I came round, surrounded by my family, and just thought my baby must be dead but in fact they were still working on her. It took 5 hours to stabilise her and the doctor didn’t expect her to make it through the night. My husband, son and rest of my family went to see her and took some photos for me but they were all crying and I couldn’t cope so I sent them home.

When I finally saw Charlotte in the early hours it was shocking. You could see through her skin, see her tiny heart beating in her chest and I wasn’t prepared for that – I’m not sure anyone could have prepared me.

I’m a person who likes to find solutions but there was nothing I could do and I’ve never felt so out of control. I knew it would break me if she didn’t survive. We had her christened then it was just about taking it hour-by-hour.

You wait for someone to come and tell you the worst but time ticked on and she was doing a million times better than expected. Later, when I was asleep, they told my husband she’d take a turn for the worse and they didn’t expect her to live. Things change so fast, it’s hard to hope, but she survived.

It’s a roller-coaster, at 6 weeks they said she’d need surgery to close a valve in her heart but it closed itself while they were arranging transport to another hospital.

Milestones and mental health

She finally came home at 38 weeks and was on oxygen for about a year but she’s perfect and we feel so lucky.

We celebrated her coming off oxygen, there are so many more milestones with a premature baby, along with first smiles and first words we celebrated her opening one eye and growing nipples! It’s surreal.

It’s been awful emotionally and we were lucky to get support from a psychologist in the hospital, we’d never have got through without her. At first I didn’t want to talk with other parents in NICU, I just felt I couldn’t take on their pain too, but I did make friends and I still speak with them today.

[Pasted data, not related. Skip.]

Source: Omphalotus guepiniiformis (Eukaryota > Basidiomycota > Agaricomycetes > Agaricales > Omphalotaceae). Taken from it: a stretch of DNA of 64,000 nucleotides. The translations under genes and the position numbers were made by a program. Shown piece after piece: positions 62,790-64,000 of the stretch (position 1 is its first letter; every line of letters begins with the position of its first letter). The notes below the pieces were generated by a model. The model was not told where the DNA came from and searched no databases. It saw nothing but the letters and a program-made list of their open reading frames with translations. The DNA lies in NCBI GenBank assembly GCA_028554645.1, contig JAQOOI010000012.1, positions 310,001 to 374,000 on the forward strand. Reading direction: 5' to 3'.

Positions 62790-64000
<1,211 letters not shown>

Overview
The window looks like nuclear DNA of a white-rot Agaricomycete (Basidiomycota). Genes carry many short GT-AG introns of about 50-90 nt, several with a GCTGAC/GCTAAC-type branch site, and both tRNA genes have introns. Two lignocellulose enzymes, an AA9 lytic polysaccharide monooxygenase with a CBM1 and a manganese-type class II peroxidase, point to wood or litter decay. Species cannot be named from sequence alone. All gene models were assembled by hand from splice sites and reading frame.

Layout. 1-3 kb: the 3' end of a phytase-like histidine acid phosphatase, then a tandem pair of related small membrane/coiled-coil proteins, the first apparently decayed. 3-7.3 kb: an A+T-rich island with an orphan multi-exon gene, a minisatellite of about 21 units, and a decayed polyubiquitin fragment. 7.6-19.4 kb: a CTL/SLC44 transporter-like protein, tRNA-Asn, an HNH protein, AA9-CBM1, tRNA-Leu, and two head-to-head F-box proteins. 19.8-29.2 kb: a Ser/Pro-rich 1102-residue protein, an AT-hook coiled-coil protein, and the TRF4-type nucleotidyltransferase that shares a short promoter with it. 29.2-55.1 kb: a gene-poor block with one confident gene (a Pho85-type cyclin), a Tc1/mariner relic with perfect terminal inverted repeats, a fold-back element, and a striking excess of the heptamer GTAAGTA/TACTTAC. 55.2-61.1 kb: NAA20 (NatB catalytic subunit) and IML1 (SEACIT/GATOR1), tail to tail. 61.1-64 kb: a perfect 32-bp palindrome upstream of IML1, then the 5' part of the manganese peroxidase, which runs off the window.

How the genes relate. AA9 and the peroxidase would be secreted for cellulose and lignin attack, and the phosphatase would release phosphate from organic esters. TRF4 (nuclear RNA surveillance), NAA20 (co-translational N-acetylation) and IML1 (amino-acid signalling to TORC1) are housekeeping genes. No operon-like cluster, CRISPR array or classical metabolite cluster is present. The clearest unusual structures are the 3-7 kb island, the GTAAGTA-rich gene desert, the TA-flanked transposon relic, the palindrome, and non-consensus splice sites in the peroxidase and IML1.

I saw a counsellor for a year who diagnosed complex PTSD.

The counsellor gave me CBT and EDMR before Covid hit and it stopped, but Covid did mean my husband was off work and I’m so glad I had his support.

I remember Googling and finding a story of a baby born at 23+5 who survived and I hung on to that. I only hope our story gives someone else that comfort.

The experience has changed me; I don’t care about the small stuff now. In a weird way, I’m happier – I don’t waste life because I know just how lucky we are to have our fearless little girl.

A baby girl lies on her back in a sleep suit reading 'Once tiny, forever strong', next to a sign reading 'Today I left the incubator'
Baby Charlotte reaching one of her milestones in the baby unit

More support and information

Premature birth is when a baby is born before 37 weeks of pregnancy. Most of the time, premature births happen on their own and often doctors will not be able to find out why. 

If you have any concerns about premature labour or birth, you can talk to the Tommy's midwives on our pregnancy line. Call 0800 014 7800 (Monday to Friday, 9am to 5pm), or email [email protected].

Find out more about premature birth.

Your pregnancy symptoms

In many cases, pregnancy symptoms can be treated easily and will not lead to a serious complication. But sometimes they are signs of something more serious. 

Tell your midwife or doctor if you have any symptoms that you're worried about. Do not worry if you've talked about it before and don't be concerned about whether you're wasting anyone's time. This is your pregnancy and it's important to trust your own instincts.

Maternity care is still essential during the coronavirus pandemic and services are still running. If you have any concerns about your pregnancy call your GP, midwife, nearest early pregnancy unit or maternity unit.